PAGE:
Docket No. L.A. 20748.
May 27, 1949.
APPEAL from a judgment of the Superior Court of Los Angeles County determining heirship. Newcomb Condee, Judge. Reversed.
McLaughlin, McGinley Hanson and James A. McLaughlin for Appellant.
Heller, Ehrman, White McAuliffe, Lloyd W. Dinkelspiel and Lawrence C. Baker as Amici Curiae on behalf of Appellant.
Laurence Phillips for Petitioners and Respondents.
William N. Parker and Fleming Boyce-Smith for Legatees and Respondents.
The testamentary provisions made by Sallie H. Bunn specified that the residual estate should be "sold and given to a worthy charity selected by my executors." In a proceeding to establish heirship, it was determined that no valid charitable trust was thereby created and distribution of the property was ordered according to the rights of succession. The appeal by the executor presents for decision only the question as to the validity of the disposition to charity.
Harry Bunn, the husband of the testatrix, lived only about one month after her death and she left no lineal heirs. Her holographic will, with three codicils, was admitted to probate by an order which also appointed Bank of America National Trust and Savings Association executor.
In a proceeding to determine heirship, Mr. Bunn's administrator and 24 of his wife's collateral heirs claimed the residue of the estate, which amounts to about $35,000. The decree in their favor distributes one-half of the property to the husband's administrator and the remainder to the other claimants.
The will included the following: "At Harry's death, I want everything I have sold and given to a worthy charity, selected by my executors." The first codicil reiterates this provision by declaring: "As I have already stipulated, I want everything at Harry's death sold and given to a worthy charity." One of the other two codicils, both of which bear the same date, states: "I want my silver to be given my nieces and what is left given to charity by my Executor."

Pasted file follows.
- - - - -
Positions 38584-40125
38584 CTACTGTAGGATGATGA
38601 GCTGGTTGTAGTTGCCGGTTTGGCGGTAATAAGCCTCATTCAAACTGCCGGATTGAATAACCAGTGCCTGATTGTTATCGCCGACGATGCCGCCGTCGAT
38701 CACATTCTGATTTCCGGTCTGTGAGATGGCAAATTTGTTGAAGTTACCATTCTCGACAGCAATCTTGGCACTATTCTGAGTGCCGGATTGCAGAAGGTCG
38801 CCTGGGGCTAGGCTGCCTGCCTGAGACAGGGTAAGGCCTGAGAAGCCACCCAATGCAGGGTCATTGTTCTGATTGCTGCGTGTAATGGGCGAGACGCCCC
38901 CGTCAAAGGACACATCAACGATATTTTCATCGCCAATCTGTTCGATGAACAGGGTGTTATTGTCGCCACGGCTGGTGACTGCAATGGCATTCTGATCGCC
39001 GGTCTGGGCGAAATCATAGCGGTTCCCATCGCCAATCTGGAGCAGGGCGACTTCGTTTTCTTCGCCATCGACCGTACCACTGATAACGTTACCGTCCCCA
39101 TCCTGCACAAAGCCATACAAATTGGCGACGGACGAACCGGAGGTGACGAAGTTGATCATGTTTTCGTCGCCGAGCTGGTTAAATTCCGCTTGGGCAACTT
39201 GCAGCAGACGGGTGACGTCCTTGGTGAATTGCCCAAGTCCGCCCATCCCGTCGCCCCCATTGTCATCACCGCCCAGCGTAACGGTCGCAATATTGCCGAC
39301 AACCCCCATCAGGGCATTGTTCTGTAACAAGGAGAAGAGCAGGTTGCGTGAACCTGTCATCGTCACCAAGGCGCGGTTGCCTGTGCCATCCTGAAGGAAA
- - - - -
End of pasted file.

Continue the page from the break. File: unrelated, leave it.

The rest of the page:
The appellant argues that these provisions are sufficient to create a valid charitable trust of which it is trustee. The respondents take the position that: (1) an executor is not entitled to appeal from a decree distributing property; (2) there was no intent to create a trust; (3) the attempted gift to charity is void under section 41 of the Probate Code; and (4) the designation of a beneficiary is too vague and indefinite to create a valid trust.
 The first point of the heirs is based upon the assumption that the bank is prosecuting the appeal in its capacity as executor and they rely on authorities holding that an executor may not attack a decree of distribution. However, throughout the proceedings in the probate court, the bank retained separate counsel and studiously distinguished between its capacities as executor and as trustee. The appeal was taken by the bank as "the party asserting the right to act as Trustee under such will," and a trustee has the right to appeal from an order or judgment affecting the existence, modification or termination of a trust. ( Estate of Ferrall, ante, p. 202 [ 200 P.2d 1]; Fletcher v. Los Angeles Trust Sav. Bank, 182 Cal. 177 [ 187 P. 425].) Such an attack "is not one involving the conflicting interest of beneficiaries or others, under the terms of the trust, but one going to the very existence of the trust itself. It is not only the right of the trustee to protect the trust estate, it is its duty as well. If the . . . [contestant of the dispositive provisions] be correct the entire plan of the deceased as declared in her will is destroyed." ( Estate of Hubbell, 121 Cal.App. 38, 40 [ 8 P.2d 530].)
The respondents argue that as there has been no distribution of the corpus to the alleged trustee, the bank does not come within this rule. But if there is a valid trust, it was created by the testator and not by any order of the probate court. If the decision of the probate court is correct, then there is no trust and the bank has no trust to administer. If, on the other hand, the will created a valid trust and the decree is erroneous, the bank is a party aggrieved by the adverse order and is entitled to appeal from it. The issue as to the bank's status, therefore, goes to the merits of the case and cannot be determined preliminarily upon a precedural point.